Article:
I received a question via e-mail from a jewelry maker last week: A company is interested in consigning her handcrafted jewelry, but she didn’t know where to start.
What should she do?
The answer is: There is no easy answer.
On the one hand, I disagree fundamentally of the idea of consigning handmade jewelry to anyone. To me, “consignment” is what you do with that old framed picture of the dogs playing poker you finally decided to get rid of, or that box of old clothes your kids outgrew years ago.
In other words, consignment strikes me as something you do when you don’t believe you can sell the item yourself. Based on that understanding, then some jewelry makers may still decide to consign their jewelry IF they believe that the person selling it will sell it better than the jewelry maker.
Also, the more people in between you and the buyer, the less you make. Why? Because having a “middle man” selling your jewelry doesn’t increase the value of the jewelry, it just adds someone into the mix who you have to share your profits with.
Finally, there is the “opportunity cost” — if someone else has your jewelry, you cannot sell it, but you still have invested the time and expenses into those pieces. If the consigner sells everything, that’s great! But if they don’t, it’s possible you would have sold those pieces to someone else, and you can’t if they are being consigned.
Does that man you should NEVER consign your jewelry? No, but it may be in situations where you have leftover pieces/old designs you would like to sell but wouldn’t miss if they didn’t sell. You may be better off taking those pieces apart if you can and using them for another piece.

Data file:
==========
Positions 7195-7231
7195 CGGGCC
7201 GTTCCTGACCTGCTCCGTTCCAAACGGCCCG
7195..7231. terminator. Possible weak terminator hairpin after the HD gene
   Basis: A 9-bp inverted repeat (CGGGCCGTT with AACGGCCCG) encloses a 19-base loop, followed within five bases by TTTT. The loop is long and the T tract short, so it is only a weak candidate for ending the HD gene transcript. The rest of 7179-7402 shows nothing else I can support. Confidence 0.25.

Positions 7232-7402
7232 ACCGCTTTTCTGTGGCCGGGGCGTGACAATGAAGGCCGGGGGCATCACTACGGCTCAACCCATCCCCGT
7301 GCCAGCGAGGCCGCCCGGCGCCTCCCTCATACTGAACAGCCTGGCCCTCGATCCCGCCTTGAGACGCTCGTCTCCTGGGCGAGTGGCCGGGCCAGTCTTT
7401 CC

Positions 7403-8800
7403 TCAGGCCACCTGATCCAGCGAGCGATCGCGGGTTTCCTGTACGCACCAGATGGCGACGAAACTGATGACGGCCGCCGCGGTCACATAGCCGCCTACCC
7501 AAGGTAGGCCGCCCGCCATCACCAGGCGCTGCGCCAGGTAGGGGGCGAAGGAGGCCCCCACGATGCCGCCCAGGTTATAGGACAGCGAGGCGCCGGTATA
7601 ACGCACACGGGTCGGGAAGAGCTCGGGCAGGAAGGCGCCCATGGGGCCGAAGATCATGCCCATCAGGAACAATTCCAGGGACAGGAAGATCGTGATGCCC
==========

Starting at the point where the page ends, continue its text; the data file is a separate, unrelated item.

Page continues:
If you do decide to consign your jewelry, be aware that the “deal” you make with one shop may be very different than what your peers are doing with someone else. There is no standard to go by, so you will need to know what you must make on each piece in order to be profitable in consigning it. Also, make sure that whatever agreement you make — around commissions, the amount of time the person has to sell it and more — that things are put in writing and signed by both parties. Although this may seem a little formal, it makes sure there is mutual agreement. If someone agrees to something but refuses to put it in writing, I question how seriously they back up their words.
What consignment agreements have you entered into in the past? Would you do it again? Any tips for others? Post a comment!